BY: JOHN FARNEN, CHC
Solar panels on the roof of Mercy Hospital Joplin in Missouri.
You expect to see crosses in a Catholic health care facility. You will see them every where in Mercy buildings, from the windowpanes to the walls. But a unique cross composed of 100 solar panels at Mercy Hospital Joplin in Missouri is helping to reduce impact on the environment while serving as a reminder that caring for the Earth is an important part of caring for each other.
Mercy began the task of building the new facility after an EF-5 tornado in May 2011 destroyed the Joplin hospital. While it was an opportunity no one wanted, we embraced it and pledged to harden the new building against future storms while also conserving natural resources.
The sustainability efforts began before crews turned a single scoop of dirt. We studied water runoff from the property and then designed detention areas to filter water and ensure we did not have an impact on glades downstream. We also identified more than 400 trees on the property that could be dug up, maintained and then replanted on site after construction was complete.
Once excavation began, we hit those rocks that make the Missouri Ozarks famous. Crews recycled them as part of our building's foundation.
The building design called for energy-efficient windows that would take advantage of natural daylight yet keep out heat and cold. Motion sensors in offices automatically turn out lights and reduce heating and cooling when no one is around. Our parking lots have LED lights and solar sensors. Once the sun is bright enough, the lights turn off automatically. We estimate we have cut our energy usage in half in the parking lots alone.
It takes a lot of power to heat and cool an 890,000-square-foot building, so we had considerable potential for energy conservation in that area. We installed reflective roofs to reduce the heat load, and the heating, ventilation and air conditioning units feature a heat recovery wheel that captures warmth usually lost in units' air exhaust. On the flip side, for air that needs to be cooled even in winter, the system bypasses the electric chillers to lower the temperature naturally. For the air-handling units, we chose efficient and customizable "FANWALL" technology, which uses a wall of smaller fans instead of one large fan. It saves us about $240,000 each year in operating costs compared to traditional systems.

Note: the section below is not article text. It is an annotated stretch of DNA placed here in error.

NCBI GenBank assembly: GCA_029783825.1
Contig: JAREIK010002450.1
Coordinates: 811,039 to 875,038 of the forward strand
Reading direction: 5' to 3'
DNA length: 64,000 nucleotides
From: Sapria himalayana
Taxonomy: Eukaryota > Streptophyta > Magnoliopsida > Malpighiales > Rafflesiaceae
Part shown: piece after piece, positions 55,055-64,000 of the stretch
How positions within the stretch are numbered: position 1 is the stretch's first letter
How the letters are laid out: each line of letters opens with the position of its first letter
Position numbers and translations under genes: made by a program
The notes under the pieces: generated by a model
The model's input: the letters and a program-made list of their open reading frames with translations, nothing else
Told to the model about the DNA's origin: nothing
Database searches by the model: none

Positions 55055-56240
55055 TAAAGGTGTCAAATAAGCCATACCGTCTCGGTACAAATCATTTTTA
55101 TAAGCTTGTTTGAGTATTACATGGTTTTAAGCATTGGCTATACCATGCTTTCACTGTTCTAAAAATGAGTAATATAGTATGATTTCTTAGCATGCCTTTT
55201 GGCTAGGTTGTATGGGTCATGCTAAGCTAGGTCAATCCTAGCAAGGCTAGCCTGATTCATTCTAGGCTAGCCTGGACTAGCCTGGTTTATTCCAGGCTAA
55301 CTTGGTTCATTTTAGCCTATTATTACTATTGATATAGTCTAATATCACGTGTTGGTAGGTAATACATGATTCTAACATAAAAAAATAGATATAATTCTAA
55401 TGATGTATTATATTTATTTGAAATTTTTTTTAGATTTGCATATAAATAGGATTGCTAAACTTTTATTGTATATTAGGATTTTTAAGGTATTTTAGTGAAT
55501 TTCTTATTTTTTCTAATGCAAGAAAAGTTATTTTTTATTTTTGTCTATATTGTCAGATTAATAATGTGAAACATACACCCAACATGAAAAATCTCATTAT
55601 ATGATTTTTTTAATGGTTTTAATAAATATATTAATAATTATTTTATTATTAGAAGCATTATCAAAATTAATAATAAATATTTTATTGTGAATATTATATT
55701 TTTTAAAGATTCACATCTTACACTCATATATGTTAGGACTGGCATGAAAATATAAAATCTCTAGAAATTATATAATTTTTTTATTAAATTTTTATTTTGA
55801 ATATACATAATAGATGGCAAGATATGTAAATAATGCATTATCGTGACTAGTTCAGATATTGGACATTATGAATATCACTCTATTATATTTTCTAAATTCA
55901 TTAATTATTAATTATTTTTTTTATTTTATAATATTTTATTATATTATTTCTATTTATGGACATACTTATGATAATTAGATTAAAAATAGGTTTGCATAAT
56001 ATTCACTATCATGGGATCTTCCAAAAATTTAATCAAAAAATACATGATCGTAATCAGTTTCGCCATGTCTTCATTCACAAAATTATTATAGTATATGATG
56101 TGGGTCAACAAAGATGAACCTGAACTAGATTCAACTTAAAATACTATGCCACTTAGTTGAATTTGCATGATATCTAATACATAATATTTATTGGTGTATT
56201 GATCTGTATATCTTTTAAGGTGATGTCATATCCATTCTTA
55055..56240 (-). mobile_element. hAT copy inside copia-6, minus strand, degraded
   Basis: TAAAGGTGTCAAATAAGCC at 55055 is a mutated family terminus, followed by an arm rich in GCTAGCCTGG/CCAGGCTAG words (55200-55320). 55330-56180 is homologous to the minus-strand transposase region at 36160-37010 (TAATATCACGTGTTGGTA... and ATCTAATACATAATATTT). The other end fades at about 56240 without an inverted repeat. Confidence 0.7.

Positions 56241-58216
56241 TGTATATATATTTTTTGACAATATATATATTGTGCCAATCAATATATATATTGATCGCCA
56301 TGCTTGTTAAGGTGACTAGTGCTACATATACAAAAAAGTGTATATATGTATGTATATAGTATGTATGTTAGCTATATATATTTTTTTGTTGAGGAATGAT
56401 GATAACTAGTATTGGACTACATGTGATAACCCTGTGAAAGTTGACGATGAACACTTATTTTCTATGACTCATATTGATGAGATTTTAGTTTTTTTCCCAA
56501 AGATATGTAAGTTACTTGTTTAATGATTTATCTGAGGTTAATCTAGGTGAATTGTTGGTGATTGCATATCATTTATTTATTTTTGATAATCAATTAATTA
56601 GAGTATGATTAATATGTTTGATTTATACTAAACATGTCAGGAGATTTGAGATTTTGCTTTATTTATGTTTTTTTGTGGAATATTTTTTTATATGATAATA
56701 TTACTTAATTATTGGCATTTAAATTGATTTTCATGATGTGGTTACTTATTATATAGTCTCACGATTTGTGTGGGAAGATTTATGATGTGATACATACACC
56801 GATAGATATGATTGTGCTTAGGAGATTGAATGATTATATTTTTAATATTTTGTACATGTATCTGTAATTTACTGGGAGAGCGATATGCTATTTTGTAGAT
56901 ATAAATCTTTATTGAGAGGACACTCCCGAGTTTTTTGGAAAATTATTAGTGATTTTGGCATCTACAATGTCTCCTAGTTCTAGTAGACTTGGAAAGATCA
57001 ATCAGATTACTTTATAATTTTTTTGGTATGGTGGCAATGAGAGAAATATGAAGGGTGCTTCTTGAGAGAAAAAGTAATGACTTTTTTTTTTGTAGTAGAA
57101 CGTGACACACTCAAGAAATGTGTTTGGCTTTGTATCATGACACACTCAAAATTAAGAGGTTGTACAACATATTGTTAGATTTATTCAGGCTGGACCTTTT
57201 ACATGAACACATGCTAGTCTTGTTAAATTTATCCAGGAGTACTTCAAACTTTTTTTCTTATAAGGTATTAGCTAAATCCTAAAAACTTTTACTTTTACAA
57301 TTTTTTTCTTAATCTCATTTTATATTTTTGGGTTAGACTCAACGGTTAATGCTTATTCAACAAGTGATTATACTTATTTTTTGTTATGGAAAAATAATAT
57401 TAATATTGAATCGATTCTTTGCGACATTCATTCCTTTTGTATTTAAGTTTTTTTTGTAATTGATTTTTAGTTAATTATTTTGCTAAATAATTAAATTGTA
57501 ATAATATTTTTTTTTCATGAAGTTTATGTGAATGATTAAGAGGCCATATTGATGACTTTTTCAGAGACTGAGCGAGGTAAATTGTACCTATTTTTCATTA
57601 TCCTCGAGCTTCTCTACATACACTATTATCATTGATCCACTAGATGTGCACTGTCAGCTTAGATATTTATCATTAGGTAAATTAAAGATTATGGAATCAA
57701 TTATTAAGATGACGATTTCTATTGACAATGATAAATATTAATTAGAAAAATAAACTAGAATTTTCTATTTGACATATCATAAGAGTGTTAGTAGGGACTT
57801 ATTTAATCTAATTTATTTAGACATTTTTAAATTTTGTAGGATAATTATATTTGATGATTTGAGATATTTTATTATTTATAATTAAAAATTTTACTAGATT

During the building's finish work, we took care to choose paint and adhesive products that had low levels of volatile organic compounds, or VOCs. This meant fewer fumes for construction workers as well as for those who would eventually occupy the building. Even the carpeting was low-VOC and certified as "green label plus." Other flooring, like the steps leading to the chapel, was both deeply symbolic and recycled, for some of it contains broken stained glass from the destroyed hospital's chapel. The glass not only enhances the floor's appearance, it also reminds us all that we walk in the footsteps of those who have served before. The new chapel wall features the Stations of the Cross salvaged from the old hospital.
About 60 percent of the new Mercy property is green space. Nature provides its own healing and soothing, and a walking trail encourages patients, visitors and staff to try to get outside for exercise and fresh air. The cancer center has its own dedicated garden, and patients can receive their infusions outside, if they wish. What's more, the 100,000 plantings on Mercy's campus not only are beautiful, they are native species and therefore will require less water and chemical fertilizers.
Here's more on that solar cross: We deliberately placed it on a lower roof so it would be visible to co-workers, patients and visitors. The 25.5-kilowatt system will save about $100,000 in energy costs over the life of the panels, but more importantly, the cross is a reminder of everything we did to bring our patients the most advanced, environmentally friendly and storm-hardened facility possible. Wherever we could make a smart, sustainable decision, we did.
Building the Joplin hospital taught us a lot about what's possible. Moving forward, Mercy's planning, design and construction group has formed a team to look at what we're currently doing for sustainability and what we should be doing on all projects. The team will study new technologies and energy-savings opportunities so we continually reduce our impact on the environment.
The Sisters of Mercy have taught us that all creation is God's gift, and we are responsible for caring for the Earth. Our Mercy values call us to be good stewards of our resources, and we intend to do just that.
JOHN FARNEN is vice president, Mercy planning, design and construction, Chesterfield, Missouri.
Copyright © 2016 by the Catholic Health Association of the United States
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